Books to Read When It Feels Like the World is Ending

alex atkins bookshelf booksThis is a very difficult time for many businesses, especially small businesses. About half of the average small businesses in America can survive about a month with cash reserves and not generating any income. One type of small business that has been severely impacted during the coronavirus pandemic is the neighborhood bookstore. Take, for example, Green Apple Books that is one of the most cherished bookstores, selling used and new books, in San Francisco. Co-owner Pete Mulvihill recently did an interview with SFGate, the sister website of the San Francisco Chronicle, where he discussed the many challenges that the bookstore faces during the shelter-in-place order: “Thanks to a wholesale partner, we can accept orders on our website that are fulfilled by their warehouses. It’s providing some income to keep some staff working, but the margins are awful. What we wish we could do is curbside pickup (like restaurants) so we can sell books we’ve already paid for, get more staff working, etc. On the other hand, we don’t want to risk staff or public health, so I’m a bit at sea.” Asked how he would weather the pandemic, Mulvihill responded, “Honestly, I have no idea. Our landlords want (and are legally entitled to) their rent; we want to keep as many staff paid and insured as long as possible; and we owe publishers our regular monthly payments. One of our [satellite] stores relies heavily on author events, and that concept seems dead in the water for 6 to 18 months… Our ‘normal’ practice of buying used books from individuals walking in seems like it may be a long way off, so we may need to rethink all we do.  We DO have TONS of good books that we think readers want; and we have TONS of goodwill in the community.  We hope some combination of government intervention and community support will get us through this, but right now, we’re just running out of money and aren’t even sure what we should do with money if we got some.”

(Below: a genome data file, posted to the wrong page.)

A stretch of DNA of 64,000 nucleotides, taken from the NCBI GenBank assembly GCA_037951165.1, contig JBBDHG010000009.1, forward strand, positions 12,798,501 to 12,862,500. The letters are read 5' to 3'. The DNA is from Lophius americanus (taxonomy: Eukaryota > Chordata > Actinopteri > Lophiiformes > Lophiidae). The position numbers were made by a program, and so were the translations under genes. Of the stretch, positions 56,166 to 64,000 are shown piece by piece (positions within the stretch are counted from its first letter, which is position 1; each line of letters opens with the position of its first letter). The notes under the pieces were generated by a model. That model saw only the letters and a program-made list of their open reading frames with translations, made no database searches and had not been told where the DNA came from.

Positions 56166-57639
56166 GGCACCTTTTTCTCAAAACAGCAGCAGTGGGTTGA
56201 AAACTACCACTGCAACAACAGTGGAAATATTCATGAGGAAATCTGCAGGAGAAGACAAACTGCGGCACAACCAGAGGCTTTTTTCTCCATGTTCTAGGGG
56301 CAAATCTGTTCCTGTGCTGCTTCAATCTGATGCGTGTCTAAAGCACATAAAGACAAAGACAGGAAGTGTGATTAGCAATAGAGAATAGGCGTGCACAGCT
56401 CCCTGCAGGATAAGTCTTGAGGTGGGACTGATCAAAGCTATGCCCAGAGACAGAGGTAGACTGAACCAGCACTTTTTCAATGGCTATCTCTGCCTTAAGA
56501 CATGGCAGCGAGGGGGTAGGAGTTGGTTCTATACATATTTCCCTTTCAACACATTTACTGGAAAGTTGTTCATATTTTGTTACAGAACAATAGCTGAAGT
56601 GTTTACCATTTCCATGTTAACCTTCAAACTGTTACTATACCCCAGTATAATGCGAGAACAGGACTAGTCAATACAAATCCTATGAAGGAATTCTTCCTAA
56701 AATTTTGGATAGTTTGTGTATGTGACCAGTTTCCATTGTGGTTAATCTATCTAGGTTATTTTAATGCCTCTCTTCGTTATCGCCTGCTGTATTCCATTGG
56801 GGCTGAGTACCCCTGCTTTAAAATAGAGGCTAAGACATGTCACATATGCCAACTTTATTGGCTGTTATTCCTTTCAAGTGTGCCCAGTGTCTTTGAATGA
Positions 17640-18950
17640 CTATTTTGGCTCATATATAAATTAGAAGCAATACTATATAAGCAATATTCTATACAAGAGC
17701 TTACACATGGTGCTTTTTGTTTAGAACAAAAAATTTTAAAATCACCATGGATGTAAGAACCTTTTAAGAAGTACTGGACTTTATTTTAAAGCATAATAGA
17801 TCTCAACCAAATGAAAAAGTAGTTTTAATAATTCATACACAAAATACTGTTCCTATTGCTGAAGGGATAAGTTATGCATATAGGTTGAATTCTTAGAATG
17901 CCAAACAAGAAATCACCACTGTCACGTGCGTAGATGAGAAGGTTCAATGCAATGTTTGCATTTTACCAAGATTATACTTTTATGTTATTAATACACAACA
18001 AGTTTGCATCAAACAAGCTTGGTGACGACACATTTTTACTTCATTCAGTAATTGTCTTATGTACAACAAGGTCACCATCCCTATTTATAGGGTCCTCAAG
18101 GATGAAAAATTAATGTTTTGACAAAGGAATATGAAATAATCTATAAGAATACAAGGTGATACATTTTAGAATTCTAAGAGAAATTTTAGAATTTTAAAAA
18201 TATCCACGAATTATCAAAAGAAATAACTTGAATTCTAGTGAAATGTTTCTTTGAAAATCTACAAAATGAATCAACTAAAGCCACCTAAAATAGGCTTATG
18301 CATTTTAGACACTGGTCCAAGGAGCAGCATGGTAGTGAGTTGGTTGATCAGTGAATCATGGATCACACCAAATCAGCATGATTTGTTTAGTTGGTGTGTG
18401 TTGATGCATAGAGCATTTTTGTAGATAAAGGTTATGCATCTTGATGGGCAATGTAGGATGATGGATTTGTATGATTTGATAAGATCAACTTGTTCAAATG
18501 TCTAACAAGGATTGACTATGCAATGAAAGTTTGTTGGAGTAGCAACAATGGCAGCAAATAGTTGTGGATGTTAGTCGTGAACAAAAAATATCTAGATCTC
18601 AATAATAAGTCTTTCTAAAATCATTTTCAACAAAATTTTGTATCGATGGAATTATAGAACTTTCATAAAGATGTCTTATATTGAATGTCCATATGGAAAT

Responding to the reporter’s question about why books are important now more than ever, Mulvihill said, “[For] so many reasons: accurate information, lessons from history, escape, distraction, community (like those book clubs staying in touch remotely through a shared love of books), education for all those kids (and adults) with no school right now. The list goes on and on.” To that end, Mulvihill and his staff have created several suggested reading lists on their website. One of them is a list of books to read when it feels like the world is ending:

Books for When it Feels Like the World is Ending

A Distant Mirror: The Calamitous 14Th Century by Barbara W. Tuchman

Annihilation: A Novel by Jeff Vandermeer

Black Death at the Golden Gate: the Race to Save America from the Bubonic Plague by David K. Randall

Black Wave by Michelle Tea

Brave New World by Aldous Huxley

Chaos Walking: The Complete Trilogy by Patrick Ness

The Divine Comedy by Dante Alighieri

Doomsday Book: A Novel by Connie Willis

The End of Eternity: A Novel by Isaac Asimov

Little Brother by Cory Doctorow

Warm Bodies: A Novel by Isaac Marion

During the devastating COVID-19 pandemic, support your local businesses by purchasing locally and helping businesses, like Green Apple Books, weather the storm.

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